EDITORIAL: What is Farmajo's intention of parallel meetings?
EDITORIAL | President Mohamed Abdullahi Farmajo may have ended his term last month. But does he want to end any sliver of a legacy left of him? This is the question we may pop at him following his latest bid to undermine a dialogue bid by his Prime Minister Hussein Roble.
For starters, Mr. Roble had used his sudden good offices to bridge relations between the federal government and the opposition presidential candidates, managing to avert a potential confrontation between protesters and the police. For preventing certain deadly violence in the capital, Roble scored early points.
But there was still a bigger problem in the room: How and when will elections be held, and who should run those elections? These are questions Mr. Roble was to seek answers to in another sitting scheduled for Thursday this week. This is why it is curious that the President called for a meeting with federal states on the same day.
We have said here before that there is nothing wrong with dialogue. But when dialogue is used as sabotage then its meaning is lost. What is the purpose of holding a parallel discussion on one problem when one could do it? Why didn’t President Farmajo invite the opposition, civil society, and other groups to join the Thursday meeting? There are suspicions the whole idea of fixing the meeting on Thursday was to undercut his own Prime Minister Hussein Roble.
A bureaucrat who worked in the UN, Roble understands how political instability can bring a country to its knees. He worked with the UN Food and Agriculture Organisation where he wrote some of Somalia’s food aid programs.
This year Somalia is facing another hunger crisis, according to the UN, where more than 5.2 million people are at risk of famine. Yet the country is also staring at a continual political crisis.
Roble, a political novice, however, knows that a political deal is obtained from gives-and-takes. But perhaps his leash was too long for the boss to notice. Here was a man, in charge of the government, who was never elected but who had received goodwill from all stakeholders including the opposition.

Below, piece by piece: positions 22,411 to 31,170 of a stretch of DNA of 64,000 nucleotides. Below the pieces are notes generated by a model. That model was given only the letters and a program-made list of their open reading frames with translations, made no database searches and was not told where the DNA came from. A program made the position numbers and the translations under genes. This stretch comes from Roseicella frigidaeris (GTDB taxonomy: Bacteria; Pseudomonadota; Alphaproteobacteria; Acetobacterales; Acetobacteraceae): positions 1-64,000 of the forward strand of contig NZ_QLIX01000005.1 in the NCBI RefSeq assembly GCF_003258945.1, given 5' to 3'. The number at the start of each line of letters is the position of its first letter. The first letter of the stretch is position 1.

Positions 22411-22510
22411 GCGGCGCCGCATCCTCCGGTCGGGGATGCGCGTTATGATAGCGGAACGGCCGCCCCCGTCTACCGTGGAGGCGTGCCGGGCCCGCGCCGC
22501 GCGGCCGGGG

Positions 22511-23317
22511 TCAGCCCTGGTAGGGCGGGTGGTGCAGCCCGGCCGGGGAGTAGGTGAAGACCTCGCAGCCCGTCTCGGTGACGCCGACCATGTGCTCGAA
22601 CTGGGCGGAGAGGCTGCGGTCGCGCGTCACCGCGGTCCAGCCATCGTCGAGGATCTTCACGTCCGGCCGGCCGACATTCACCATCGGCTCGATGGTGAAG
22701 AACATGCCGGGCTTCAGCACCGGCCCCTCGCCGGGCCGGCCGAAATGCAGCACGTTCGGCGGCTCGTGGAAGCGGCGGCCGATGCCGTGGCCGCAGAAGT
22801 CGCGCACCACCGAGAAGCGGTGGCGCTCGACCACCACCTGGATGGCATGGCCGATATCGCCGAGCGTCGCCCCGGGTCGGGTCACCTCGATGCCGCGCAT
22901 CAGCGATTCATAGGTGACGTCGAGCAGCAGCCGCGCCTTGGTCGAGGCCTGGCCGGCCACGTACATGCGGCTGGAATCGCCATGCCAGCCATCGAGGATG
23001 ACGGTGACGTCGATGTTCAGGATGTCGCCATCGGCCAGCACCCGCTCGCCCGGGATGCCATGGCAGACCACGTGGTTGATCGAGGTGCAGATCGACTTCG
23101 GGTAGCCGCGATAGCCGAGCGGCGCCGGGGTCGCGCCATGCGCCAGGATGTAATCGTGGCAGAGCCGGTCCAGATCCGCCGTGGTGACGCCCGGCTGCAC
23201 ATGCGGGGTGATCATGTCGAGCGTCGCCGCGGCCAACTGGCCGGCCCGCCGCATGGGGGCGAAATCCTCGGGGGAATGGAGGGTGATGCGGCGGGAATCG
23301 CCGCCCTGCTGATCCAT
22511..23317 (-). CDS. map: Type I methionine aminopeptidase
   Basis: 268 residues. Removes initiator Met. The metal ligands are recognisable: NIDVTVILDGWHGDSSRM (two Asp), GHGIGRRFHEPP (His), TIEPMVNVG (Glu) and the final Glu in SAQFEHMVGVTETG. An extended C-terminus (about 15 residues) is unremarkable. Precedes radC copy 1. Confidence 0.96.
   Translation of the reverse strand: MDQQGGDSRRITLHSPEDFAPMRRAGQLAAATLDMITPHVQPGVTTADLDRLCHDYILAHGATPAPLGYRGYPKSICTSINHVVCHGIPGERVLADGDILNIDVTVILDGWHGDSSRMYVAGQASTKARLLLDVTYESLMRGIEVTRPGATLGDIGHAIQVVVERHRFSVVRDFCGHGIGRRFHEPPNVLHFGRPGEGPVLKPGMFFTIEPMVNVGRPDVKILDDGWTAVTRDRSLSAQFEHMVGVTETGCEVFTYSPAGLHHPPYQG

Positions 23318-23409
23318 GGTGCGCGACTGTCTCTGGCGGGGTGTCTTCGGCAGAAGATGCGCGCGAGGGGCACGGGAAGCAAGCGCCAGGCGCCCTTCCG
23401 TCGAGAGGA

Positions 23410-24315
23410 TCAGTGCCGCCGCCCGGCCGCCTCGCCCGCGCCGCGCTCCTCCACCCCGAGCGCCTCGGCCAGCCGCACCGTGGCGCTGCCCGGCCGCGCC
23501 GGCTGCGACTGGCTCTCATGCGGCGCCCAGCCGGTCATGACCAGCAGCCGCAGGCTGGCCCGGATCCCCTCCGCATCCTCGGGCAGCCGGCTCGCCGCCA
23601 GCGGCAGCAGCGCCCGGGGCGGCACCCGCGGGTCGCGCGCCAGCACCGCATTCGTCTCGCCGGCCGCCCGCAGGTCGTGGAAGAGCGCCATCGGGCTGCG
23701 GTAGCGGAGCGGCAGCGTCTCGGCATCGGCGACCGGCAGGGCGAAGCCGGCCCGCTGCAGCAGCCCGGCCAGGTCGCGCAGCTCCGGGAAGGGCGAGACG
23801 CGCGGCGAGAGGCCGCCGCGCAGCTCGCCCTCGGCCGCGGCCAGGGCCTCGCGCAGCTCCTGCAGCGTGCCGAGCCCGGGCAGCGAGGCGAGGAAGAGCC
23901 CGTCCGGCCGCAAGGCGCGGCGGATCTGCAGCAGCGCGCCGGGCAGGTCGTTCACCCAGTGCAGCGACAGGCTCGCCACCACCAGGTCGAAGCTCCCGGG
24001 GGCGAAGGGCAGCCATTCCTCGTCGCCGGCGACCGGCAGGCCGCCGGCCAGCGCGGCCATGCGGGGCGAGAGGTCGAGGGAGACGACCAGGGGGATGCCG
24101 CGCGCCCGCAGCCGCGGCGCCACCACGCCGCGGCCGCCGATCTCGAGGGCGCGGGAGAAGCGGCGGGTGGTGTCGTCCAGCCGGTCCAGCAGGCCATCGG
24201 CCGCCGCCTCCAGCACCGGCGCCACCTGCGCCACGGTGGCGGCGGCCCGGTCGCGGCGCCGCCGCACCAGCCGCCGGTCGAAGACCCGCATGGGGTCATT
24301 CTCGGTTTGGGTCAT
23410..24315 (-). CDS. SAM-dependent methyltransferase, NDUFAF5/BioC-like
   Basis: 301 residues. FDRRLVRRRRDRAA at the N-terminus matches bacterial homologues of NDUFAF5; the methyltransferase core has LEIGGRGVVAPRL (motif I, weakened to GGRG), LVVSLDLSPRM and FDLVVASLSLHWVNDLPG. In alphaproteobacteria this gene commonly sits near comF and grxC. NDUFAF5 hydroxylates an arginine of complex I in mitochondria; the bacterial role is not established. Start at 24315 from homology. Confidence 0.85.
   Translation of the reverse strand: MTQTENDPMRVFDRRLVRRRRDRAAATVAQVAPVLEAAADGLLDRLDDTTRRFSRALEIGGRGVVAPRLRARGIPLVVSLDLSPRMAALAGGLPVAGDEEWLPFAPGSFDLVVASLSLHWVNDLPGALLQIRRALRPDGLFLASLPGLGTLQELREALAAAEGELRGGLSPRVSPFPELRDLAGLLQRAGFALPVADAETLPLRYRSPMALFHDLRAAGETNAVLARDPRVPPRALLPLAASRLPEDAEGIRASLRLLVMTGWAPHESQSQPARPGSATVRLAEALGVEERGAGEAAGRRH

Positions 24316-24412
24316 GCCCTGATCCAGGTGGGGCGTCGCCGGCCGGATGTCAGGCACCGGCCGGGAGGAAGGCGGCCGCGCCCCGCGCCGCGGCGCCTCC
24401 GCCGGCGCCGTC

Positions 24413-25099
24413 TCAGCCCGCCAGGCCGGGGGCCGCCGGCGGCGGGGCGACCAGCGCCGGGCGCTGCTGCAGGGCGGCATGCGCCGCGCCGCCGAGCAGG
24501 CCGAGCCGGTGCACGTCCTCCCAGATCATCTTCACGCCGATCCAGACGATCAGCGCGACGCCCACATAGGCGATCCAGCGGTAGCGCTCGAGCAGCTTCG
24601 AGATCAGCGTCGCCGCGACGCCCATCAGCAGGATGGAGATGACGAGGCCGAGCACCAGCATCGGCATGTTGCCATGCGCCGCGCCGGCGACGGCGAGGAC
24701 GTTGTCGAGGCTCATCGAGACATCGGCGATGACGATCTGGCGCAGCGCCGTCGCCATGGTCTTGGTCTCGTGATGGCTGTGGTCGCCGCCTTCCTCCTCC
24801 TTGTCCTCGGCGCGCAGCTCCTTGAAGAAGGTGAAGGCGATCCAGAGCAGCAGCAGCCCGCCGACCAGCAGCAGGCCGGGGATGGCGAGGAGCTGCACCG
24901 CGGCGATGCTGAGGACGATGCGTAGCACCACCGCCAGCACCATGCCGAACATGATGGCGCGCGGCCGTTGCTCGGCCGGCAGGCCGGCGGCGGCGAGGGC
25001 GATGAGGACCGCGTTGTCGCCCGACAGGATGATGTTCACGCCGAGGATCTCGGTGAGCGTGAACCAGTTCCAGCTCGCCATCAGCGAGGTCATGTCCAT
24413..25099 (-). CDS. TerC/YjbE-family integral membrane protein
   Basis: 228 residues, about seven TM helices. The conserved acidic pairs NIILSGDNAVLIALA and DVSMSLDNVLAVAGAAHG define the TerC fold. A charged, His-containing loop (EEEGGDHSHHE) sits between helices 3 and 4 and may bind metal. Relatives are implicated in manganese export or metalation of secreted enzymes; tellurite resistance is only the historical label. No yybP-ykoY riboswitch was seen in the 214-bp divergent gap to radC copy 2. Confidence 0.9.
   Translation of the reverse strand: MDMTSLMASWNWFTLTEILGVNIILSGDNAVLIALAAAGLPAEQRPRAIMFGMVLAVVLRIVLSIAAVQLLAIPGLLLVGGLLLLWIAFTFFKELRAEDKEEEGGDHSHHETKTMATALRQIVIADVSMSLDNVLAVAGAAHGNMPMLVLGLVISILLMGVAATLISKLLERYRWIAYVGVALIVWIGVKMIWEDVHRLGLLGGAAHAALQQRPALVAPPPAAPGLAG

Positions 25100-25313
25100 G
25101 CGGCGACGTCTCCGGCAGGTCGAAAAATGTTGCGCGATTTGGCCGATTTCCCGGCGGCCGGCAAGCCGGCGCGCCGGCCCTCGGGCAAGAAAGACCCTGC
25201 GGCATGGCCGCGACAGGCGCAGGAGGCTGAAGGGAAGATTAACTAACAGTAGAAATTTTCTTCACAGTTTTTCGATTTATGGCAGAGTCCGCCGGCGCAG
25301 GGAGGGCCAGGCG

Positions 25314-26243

Even Farmajo has never enjoyed such popularity. Did his general acceptance become a danger to Farmaajo’s political ambitions? It is difficult to understand the timing of Villa Somalia’s meeting on Thursday. But one thing is clear: They would be very lucky if they achieve anything acceptable by all.
We understand Roble has to be loyal to his boss. But Roble himself may have found fault in Farmajo which motivated him to reach out to the opposition. It is no wonder that after the Thursday meeting as announced by Villa Somalia, opposition groups were already accusing Farmaajo of trying to cut the PM’s legs and sabotage any rapprochement he may have built.
Our view is that Farmajo’s impunity is anchored in the international community. By not condemning it, it means the international community wants the parallel meetings to go ahead. And that will mean no solution at all.
It was weird that the US Embassy in Mogadishu asked the federal government to meet with federal states “now” even when the Mission and other donors were aware that there were a series of engagements with key stakeholders.
The federal states of Puntland and Jubaland have yet again issued fresh ultimatums over the much anticipated pre-election meeting in Mogadishu, this time chiding outgoing President Mohamed Abdullahi Farmajo of allegedly sabotaging the process.
In a lengthy statement, Puntland accused Farmajo of plotting to disrupt discussions between Prime Minister Mohamed Hussein Roble and the union of presidential candidates, arguing that the president should be tolerant and embrace the efforts. Farmajo, Puntland said, should show a willingness to accept the outcome for the sake of prosperity.
The state now wants the United Nations and AMISOM to secure a venue for dialogue, which must have enough security to avoid possible attacks. "We welcome dialogue between PM Roble and Council of presidential candidates. This paves the way for an inclusive national election; therefore, we urge the UN Somalia and Amisom Somalia to arrange a safe venue at the airport 2 conclude the discussions on obstacles facing the implementation of the Sept 17 agreement," Puntland President Said Abdullahi Deni said.
On the other hand, Jubaland now wants Prime Minister Mohamed Hussein Roble to be given time to conclude talks for the sake of stability in the country. President Ahmed Madobe reiterates he is willing to participate in a meeting on Sept 17 agreement, held at a “safe place”."Jubaland encourages the ongoing dialogue between the opposition and Prime Minister Mohamed Hussein Roble.
The state is also ready to attend a pre-election conference in a safe place based on September 17 agreement," Madobe said on his Twitter account.
The two states have been critical of Mohamed Abdullahi Farmajo, who they accuse of deliberately failing to implement the September pre-election deal that had been reached by both parties. Among others, the two states want federal troops to be withdrawn from the Gedo region.